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patch a rectangle...should be easy?

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I have an array of pixels...greyscale of which I have the values of the border pixels, ie: 2 3 2 7 3 4 2 3 0 0 0 0 0 8 9 0 0 0 0 0 5 5 0 0 0 0 0 2 9 0 0 0 0 0 3 3 7 1 1 9 3 4 so the goal is to fill the 0s in such a away that all borders are smooth... I tried linear interpolation but this works well in only one direction or the other (ie left to right, or top to bottom)... I tried a custom version of bilinear interpolation but the weights don't work right... ie... ........4.. ........0.. 9 0 0 0 x 5 ........0.. ........0.. ........3.. a = x / width - 1; b = y / height - 1; for the four points I used 4, 3, 5, 9 I need to know from somebody with this type of experience what might be the best strategy... Thanks, DNAGCAT [edited by - dnagcat on May 20, 2004 1:31:22 PM]

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that is a good idea, and actually that was my first attempt to solve the problem...but the edges aren''t continuous with the given pixels around the "hole"... instead of divide by 2 I multiplied horiz and vert linear interpolations by weights in an attempt to fix this, but it looked very artificial (kind of like a square pyramid)...

In researching all over google this doesn''t seem like an easy problem...I wish somebody knew of a good resource or keyword that better explains this problem...

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The thing you're looking for is Laplace's equation with Dirichlet boundary conditions.

Well, I guess you are not a mathematician, so a few words might help here.

There is a very nice and very smooth way to connect all these vertices. But to get the inner greyscales, you need to solve a so-called Laplace problem:

u_xx (x,y) + u_yy (x,y) = 0 for (x,y) in Omega
u(x,y) = u_0(x,y) for (x,y) in boundary(Omega)

u(x,y) is the function of your greyscales (not discretized yet) and u_xx and u_yy is the second derivative in x and y direction, resp. The domain Omega is just a square. The function u_0 lives on the boundary of the square and contains the boundary values you gave above.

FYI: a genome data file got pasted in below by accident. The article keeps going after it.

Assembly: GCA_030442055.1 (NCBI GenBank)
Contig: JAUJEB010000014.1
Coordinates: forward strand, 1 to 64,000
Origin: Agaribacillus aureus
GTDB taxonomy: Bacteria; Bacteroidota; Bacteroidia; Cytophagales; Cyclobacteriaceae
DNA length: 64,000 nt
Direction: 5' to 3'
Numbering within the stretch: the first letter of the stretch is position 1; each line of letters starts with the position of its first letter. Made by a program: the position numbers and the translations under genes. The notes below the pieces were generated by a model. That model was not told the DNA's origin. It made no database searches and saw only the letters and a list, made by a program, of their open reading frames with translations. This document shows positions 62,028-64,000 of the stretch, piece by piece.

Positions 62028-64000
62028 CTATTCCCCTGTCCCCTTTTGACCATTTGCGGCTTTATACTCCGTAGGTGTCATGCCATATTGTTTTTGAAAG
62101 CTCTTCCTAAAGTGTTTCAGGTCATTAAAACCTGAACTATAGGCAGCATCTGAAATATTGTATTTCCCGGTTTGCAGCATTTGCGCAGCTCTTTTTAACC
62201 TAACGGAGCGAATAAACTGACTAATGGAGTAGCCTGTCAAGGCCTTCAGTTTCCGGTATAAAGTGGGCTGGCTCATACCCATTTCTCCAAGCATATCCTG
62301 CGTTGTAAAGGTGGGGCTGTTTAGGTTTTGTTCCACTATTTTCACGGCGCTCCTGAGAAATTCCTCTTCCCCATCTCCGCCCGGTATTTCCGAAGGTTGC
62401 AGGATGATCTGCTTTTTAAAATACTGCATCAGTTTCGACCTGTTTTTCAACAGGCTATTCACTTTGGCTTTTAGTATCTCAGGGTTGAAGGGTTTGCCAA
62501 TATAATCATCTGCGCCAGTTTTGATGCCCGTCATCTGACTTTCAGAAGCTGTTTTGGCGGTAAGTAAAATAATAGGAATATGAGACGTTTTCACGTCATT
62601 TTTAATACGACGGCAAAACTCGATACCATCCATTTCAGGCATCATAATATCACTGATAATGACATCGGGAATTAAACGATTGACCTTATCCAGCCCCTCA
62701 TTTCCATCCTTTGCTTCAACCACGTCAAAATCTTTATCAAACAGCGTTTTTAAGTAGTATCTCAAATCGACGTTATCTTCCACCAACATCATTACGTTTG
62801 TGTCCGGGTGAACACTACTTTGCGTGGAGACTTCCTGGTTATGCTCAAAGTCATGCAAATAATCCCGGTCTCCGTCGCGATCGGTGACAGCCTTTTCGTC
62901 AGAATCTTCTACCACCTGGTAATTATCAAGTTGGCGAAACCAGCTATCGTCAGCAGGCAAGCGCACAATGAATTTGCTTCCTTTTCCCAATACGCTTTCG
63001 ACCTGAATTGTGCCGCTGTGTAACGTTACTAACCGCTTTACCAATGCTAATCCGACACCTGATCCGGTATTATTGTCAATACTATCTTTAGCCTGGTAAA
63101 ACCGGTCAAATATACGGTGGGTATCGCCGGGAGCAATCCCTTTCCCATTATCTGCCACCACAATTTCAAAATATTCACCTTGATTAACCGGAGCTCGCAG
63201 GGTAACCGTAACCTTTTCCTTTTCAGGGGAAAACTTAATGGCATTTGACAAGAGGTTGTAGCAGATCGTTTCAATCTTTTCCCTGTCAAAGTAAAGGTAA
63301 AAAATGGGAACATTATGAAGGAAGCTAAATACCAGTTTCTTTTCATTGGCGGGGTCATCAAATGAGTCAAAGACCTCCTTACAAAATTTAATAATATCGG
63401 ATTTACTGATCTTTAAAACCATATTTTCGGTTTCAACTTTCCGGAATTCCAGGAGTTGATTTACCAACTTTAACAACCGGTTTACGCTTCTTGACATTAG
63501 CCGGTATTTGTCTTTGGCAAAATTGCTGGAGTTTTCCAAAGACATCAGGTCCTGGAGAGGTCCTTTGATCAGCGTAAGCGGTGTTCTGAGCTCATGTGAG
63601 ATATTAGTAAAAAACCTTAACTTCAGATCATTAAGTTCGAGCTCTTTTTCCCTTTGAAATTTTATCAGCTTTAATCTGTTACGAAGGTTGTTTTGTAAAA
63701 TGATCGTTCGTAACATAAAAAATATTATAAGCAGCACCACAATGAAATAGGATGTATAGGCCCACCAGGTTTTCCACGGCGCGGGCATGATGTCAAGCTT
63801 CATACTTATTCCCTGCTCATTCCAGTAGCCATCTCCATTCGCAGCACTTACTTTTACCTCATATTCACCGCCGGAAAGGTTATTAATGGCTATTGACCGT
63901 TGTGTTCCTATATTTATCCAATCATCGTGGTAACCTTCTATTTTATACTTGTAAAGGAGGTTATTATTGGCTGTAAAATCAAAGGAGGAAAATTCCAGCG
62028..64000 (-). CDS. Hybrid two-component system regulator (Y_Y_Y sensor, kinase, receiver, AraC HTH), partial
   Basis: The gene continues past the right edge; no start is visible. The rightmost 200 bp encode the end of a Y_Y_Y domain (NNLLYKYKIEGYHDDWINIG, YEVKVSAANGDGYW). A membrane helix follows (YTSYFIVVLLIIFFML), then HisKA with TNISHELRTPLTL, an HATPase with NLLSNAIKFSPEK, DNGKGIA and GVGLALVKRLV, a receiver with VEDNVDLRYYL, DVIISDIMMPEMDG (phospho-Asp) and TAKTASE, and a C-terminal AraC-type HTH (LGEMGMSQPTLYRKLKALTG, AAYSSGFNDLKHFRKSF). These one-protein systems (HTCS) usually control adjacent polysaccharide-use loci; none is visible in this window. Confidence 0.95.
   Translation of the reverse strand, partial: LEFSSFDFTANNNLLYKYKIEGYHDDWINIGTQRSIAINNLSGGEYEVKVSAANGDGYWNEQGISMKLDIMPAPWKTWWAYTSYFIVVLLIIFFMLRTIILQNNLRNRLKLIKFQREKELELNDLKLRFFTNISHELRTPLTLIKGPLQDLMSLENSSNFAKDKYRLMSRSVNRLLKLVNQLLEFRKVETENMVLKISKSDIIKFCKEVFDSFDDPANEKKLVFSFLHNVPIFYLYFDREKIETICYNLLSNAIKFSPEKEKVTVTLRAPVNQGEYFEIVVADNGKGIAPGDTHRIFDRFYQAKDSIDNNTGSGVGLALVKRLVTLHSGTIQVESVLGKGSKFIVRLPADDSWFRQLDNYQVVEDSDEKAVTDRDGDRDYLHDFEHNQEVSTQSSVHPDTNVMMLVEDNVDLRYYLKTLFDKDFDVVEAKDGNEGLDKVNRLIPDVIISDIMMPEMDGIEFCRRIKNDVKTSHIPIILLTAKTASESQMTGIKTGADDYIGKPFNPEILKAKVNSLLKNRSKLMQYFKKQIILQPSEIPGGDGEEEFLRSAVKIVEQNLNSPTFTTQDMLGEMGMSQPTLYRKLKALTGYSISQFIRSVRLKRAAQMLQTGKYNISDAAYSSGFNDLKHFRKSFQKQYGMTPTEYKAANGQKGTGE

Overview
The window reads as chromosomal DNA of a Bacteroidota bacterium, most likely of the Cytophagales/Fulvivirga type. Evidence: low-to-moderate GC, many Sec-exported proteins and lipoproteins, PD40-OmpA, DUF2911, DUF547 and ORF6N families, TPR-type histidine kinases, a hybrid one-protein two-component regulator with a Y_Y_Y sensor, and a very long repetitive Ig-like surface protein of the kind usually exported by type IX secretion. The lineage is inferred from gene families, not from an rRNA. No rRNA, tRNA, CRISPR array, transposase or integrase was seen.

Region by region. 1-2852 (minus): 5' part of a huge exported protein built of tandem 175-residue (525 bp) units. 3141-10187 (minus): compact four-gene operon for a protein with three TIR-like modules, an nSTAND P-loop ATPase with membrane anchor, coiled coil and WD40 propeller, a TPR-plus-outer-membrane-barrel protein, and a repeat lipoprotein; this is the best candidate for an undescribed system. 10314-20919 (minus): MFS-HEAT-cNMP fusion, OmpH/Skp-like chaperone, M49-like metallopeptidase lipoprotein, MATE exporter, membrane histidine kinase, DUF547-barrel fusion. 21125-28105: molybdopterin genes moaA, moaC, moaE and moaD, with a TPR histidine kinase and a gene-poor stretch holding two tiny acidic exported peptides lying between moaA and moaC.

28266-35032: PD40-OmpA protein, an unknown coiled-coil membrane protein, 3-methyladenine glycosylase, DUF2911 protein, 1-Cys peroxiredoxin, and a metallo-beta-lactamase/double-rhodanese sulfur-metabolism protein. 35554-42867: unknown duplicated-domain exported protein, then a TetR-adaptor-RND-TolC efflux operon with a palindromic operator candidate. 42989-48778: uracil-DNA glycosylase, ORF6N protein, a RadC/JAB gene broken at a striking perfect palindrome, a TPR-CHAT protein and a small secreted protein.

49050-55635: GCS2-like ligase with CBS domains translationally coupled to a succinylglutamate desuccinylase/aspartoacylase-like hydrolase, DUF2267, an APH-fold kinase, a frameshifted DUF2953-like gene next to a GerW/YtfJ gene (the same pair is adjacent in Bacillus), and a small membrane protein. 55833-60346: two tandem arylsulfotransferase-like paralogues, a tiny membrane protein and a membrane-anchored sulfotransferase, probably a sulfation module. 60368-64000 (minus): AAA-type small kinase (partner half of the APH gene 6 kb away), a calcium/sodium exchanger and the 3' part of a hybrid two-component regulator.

The goal is to solve the equations above. It's a linear partial differential equation. The boundary values are "Dirichlet", that means their function value is given. (Alternatively, one could also give normal derivatives --> Neumann boundary conditions).

You solve it by first discretizing the derivatives.
For example

u_xx --> u(x+1,y )-2*u(x,y)+u(x-1,y )
u_yy --> u(x ,y+1)-2*u(x,y)+u(x ,y-1)

Imagine u(x,y) as a matrix now. The size of this matrix coincides with the size of your grayscale image. If you plug this into the equations above, you will (after a while) obtain a linear system of equations. So if you have a solver for this, it's not a problem.

This is the result I obtained with MATLAB (a software for mathematical stuff). The program is about 10 lines in MATLAB.

2.0 3.0 2.0 7.0 3.0 4.0 2.0
3.0 1.6 1.6 3.4 4.0 3.7 8.0
9.0 3.0 1.6 1.7 3.0 3.1 5.0
5.0 4.6 2.6 2.2 1.7 2.8 2.0
9.0 4.4 2.3 3.7 3.5 2.1 3.0
3.0 7.0 1.0 1.0 9.0 3.0 4.0

Laplace's equation is actually not the most straight-forward method, I admit. But it will give you the smoothest results - I will guarantee you.

If you need it just for one image, please be free to tell me where I can download it. Then I can plug it into my program and give you the result.

[edited by - Lutz on May 21, 2004 4:19:02 AM]

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In your particular case, you should find a "bezier like curve" for each side.
With such curves defined you should be able to use a patch.

In this case, the "bezier like curve" should be something like f(t) = a*t^6 + b*t^5 + c*t^4 + d*t^3 + e*t^2 + f*t + g where a,b,c,d,e,f & g are the unknowns. This is true as long as you keep the same size for the rectangle sides (7 values for each side)
You will have to find a way to solve the previous equation, I dont know precisely how to do it but it should be using determinant and stuff.

I didnt experienced all this, I just deduced it from all I rode on the patch and bezier curves subjects so I''mnt sur it works

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Original post by MV
You will have to find a way to solve the previous equation

I mean you will have to find the a,b,c,d,e,f&g unknowns.

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Interesting information Lutz... Looks like some linear algebra and calculus...Damn, I knew there was no easy answer... Actually this is for a patch tool feature my boss wants me to add to our software...a 2D/3D modeller.

Thanks everybody!

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If you don''t want to use a linear system solver, you can also approximatively solve the problem using this pseudo code:

for eyery inner node v (the ones filled with 0 at the beginning)
v = ( node left of v
+ node right of v
+ node above of v
+ node below of v
+ 4*v) / 8

Do this maybe 10-100 times and you should get a good approximation to the "true" solution. It is actually very easily implemented.

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I see. An interesting strategy...

I''ve sent you an email to request your matlab code. Hope to hear from you soon.


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